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Hearing of the Middle East and North Africa Subcommittee of the House Foreign Affairs Committee - Libya at a Crossroads: A Faltering Transition


Location: Washington, DC

"The Arab Spring uprisings in the Middle East and North Africa of 2011 brought with them a period of brief hope for the future of democracy in the region. Millions across many nations demanded changes to the way their countries were being run, in many cases run by dictators who held a stranglehold on power for decades, unrelenting and unyielding.

In some countries, the people managed to usher out the ruling party, and for a moment it appeared as though we were ready to see democracy rule the day. However, the lack of infrastructure, the lack democratic institutions in these countries, as well as the lack of political will have all but dashed those hopes, and Libya, unfortunately, is one of the prime examples of this.

Once Qaddafi was removed from power, those seeking to reform the government quickly proved that they were not up to the task, and the country fell into a further state of disunity as armed militias battled for supremacy and control over Libya's future.

Libya has been plagued by instability -- both political and economic -- and its factious nature has left it on the verge of a civil war that poses very real, serious, and imminent national security challenges for the United States. To make matters worse, the porous nature of its borders has allowed extremists to flock to Libya, adding an even greater complexity to the downward spiral and increasing the likelihood of an all out civil war.

Libya has become a terrorist safe haven and the worst case scenario for all who had that hoped the Arab Spring would bring democracy to the region. We are now witnessing this crisis in Iraq and we certainly cannot afford for both nations to become entrenched safe havens for extremists to destabilize the region and attack our allies and our national security interests.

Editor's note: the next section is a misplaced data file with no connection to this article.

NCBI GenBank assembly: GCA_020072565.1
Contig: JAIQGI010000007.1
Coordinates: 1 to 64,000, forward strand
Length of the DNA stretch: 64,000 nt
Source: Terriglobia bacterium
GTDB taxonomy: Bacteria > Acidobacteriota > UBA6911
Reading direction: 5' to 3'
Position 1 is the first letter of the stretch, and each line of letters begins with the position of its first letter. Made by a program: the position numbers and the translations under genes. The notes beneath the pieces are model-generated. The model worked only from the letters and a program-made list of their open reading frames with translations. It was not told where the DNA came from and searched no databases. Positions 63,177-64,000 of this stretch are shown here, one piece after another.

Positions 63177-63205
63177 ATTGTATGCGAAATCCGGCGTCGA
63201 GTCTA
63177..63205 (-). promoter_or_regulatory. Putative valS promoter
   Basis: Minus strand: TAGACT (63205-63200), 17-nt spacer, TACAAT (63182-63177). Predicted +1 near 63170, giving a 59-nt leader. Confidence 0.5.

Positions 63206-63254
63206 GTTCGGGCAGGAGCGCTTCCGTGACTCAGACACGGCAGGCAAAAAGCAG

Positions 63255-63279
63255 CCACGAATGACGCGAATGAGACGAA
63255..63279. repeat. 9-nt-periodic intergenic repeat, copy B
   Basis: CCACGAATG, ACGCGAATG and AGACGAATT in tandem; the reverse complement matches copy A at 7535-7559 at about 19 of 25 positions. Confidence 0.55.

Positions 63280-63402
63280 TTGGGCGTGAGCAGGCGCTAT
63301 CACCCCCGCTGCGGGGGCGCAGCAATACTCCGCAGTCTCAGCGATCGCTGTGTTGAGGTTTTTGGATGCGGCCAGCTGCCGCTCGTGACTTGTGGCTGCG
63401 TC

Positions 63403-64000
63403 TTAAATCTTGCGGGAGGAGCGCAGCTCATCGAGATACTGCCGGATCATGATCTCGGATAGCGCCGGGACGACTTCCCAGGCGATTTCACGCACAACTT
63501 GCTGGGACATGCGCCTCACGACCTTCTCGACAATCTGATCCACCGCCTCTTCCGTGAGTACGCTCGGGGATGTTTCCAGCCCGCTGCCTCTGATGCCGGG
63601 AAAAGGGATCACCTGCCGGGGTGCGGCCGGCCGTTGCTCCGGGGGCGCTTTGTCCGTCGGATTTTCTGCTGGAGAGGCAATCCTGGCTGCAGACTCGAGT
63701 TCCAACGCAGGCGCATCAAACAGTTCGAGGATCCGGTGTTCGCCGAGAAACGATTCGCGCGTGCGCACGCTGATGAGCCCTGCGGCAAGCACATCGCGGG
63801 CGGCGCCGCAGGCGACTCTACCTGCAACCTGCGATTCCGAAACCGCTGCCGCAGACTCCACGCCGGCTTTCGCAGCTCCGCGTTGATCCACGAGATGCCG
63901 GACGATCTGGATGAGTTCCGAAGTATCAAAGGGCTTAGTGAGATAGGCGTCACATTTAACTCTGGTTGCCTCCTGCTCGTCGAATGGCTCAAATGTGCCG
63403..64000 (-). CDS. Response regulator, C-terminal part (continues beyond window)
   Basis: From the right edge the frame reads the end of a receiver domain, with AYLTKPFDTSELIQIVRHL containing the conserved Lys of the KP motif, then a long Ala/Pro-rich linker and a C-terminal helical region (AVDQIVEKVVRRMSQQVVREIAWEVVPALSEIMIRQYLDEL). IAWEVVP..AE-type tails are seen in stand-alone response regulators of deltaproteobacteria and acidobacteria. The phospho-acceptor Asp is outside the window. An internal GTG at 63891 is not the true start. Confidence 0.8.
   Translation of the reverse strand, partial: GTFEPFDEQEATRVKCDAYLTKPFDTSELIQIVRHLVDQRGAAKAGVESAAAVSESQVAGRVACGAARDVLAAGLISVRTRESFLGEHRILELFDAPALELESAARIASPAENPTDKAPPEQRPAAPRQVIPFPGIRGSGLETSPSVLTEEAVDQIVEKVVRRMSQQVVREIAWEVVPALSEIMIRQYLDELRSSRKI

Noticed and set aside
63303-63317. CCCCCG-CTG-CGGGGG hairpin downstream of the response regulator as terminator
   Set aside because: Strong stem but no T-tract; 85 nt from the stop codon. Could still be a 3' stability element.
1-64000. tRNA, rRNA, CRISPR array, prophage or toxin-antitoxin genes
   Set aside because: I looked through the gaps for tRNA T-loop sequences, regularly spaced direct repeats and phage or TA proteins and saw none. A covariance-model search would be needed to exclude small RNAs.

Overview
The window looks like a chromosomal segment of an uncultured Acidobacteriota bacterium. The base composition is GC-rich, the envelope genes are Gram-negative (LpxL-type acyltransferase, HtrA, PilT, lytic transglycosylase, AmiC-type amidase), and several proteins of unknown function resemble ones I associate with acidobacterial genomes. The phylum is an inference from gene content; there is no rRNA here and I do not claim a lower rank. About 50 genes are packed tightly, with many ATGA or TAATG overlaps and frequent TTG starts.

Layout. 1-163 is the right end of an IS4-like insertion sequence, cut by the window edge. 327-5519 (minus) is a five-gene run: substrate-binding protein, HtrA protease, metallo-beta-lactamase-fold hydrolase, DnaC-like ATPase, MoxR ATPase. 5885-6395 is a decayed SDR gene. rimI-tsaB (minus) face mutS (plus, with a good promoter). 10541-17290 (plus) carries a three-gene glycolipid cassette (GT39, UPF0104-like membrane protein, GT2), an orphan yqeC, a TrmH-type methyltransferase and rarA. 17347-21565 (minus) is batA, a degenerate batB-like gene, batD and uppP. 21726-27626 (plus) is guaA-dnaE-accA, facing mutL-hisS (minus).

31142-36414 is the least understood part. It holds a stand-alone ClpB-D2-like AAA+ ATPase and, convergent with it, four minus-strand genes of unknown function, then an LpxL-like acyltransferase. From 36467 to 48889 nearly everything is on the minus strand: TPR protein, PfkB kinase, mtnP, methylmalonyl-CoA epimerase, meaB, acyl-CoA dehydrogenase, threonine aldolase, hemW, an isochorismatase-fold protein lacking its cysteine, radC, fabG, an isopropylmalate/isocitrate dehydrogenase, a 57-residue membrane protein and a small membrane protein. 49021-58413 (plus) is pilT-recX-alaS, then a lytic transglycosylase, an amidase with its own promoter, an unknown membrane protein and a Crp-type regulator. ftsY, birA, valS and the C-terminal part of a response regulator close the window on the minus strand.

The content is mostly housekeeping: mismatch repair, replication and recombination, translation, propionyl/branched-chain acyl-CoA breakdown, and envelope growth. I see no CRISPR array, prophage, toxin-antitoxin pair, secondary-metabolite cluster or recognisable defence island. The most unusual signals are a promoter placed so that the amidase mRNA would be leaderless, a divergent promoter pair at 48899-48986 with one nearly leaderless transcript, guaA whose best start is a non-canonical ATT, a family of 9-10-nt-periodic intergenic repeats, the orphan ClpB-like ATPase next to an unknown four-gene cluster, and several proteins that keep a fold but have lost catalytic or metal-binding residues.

With the prevalence of so many weapons readily available to all, foreign fighters are flocking to Libya by the droves and we are seeing Libyan weapons showing up in conflicts across the entire region. So what must the United States do to help Libya: avert a possible civil war; bring the political factions together to help resolve their differences; stabilize the security situation in the country, fight back the influx of extremists and shore up its borders; and secure U.S. national security interests.

The problem in Libya is that there are multiple crises going on at the same time, all with their own sets of issues, but all linked together and the fate of Libya resides in successfully navigating not one or some, but all of these issues.

Libya cannot secure its borders, nor can it repel the extremist invasion; it cannot take advantage of its oil revenues and reserves and it cannot stabilize or stimulate its economy; the political factions remain deeply divided and, as such, the state building process has stalled, the government has not been able to establish a means to protect its borders and confront the extremists, or make the much needed economic reforms.

Today the people of Libya are voting to choose members of a new parliament, we hope this is a new step forward onto the path to stability. But as long as the security situation remains tenuous, so too will the political transition stall and the economy falter -- it's a seemingly unending spiral that leads to only further deterioration unless something is done immediately.

The United States must remain engaged, rather than continue its hands off policy in Libya, we must find ways to work with the political parties to resolve their issues so that they can form a government that can deescalate tensions, end the fighting and finally get Libya back on the transition to democracy.

After all, it was the Administration that played a large role in the ouster of Qaddafi, but then left as quickly as we got there, leaving in our wake the mess for the Libyans to clean up themselves, knowing that they hadn't the organization or the ability to do so. What we are witnessing today is, in part, a consequence of that, and we now face an uphill battle that the Administration cannot sidestep or sit on the fence and hope things work in our favor; we must prevent Libya from turning into another Iraq, and we must avoid this from becoming yet another tragic strategic defeat in the Middle East and North Africa for U.S. foreign policy."

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